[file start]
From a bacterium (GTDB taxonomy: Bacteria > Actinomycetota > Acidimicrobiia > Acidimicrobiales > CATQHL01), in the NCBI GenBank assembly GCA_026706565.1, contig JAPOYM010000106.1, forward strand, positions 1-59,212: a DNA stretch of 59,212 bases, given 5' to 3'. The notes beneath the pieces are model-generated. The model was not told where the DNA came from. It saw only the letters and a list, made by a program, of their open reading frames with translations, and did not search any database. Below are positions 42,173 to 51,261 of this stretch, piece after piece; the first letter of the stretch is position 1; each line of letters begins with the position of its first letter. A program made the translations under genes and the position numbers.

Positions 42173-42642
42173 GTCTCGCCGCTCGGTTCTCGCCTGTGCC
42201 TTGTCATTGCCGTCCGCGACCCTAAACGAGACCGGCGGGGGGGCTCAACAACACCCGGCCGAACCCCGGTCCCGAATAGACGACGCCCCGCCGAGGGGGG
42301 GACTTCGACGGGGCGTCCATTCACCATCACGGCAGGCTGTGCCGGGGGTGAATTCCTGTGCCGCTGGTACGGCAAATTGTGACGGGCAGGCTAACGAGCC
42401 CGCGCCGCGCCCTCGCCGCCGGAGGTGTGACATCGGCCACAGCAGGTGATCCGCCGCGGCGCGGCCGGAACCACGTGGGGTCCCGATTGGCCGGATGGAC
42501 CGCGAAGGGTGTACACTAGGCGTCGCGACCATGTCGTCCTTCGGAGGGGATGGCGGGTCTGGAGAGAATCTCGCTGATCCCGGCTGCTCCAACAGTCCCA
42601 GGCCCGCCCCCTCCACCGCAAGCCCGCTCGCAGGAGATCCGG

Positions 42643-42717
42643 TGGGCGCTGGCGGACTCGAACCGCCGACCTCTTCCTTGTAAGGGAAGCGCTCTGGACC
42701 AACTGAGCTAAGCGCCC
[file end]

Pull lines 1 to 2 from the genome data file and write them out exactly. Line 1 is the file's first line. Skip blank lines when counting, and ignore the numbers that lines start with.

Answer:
From a bacterium (GTDB taxonomy: Bacteria > Actinomycetota > Acidimicrobiia > Acidimicrobiales > CATQHL01), in the NCBI GenBank assembly GCA_026706565.1, contig JAPOYM010000106.1, forward strand, positions 1-59,212: a DNA stretch of 59,212 bases, given 5' to 3'. The notes beneath the pieces are model-generated. The model was not told where the DNA came from. It saw only the letters and a list, made by a program, of their open reading frames with translations, and did not search any database. Below are positions 42,173 to 51,261 of this stretch, piece after piece; the first letter of the stretch is position 1; each line of letters begins with the position of its first letter. A program made the translations under genes and the position numbers.

Positions 42173-42642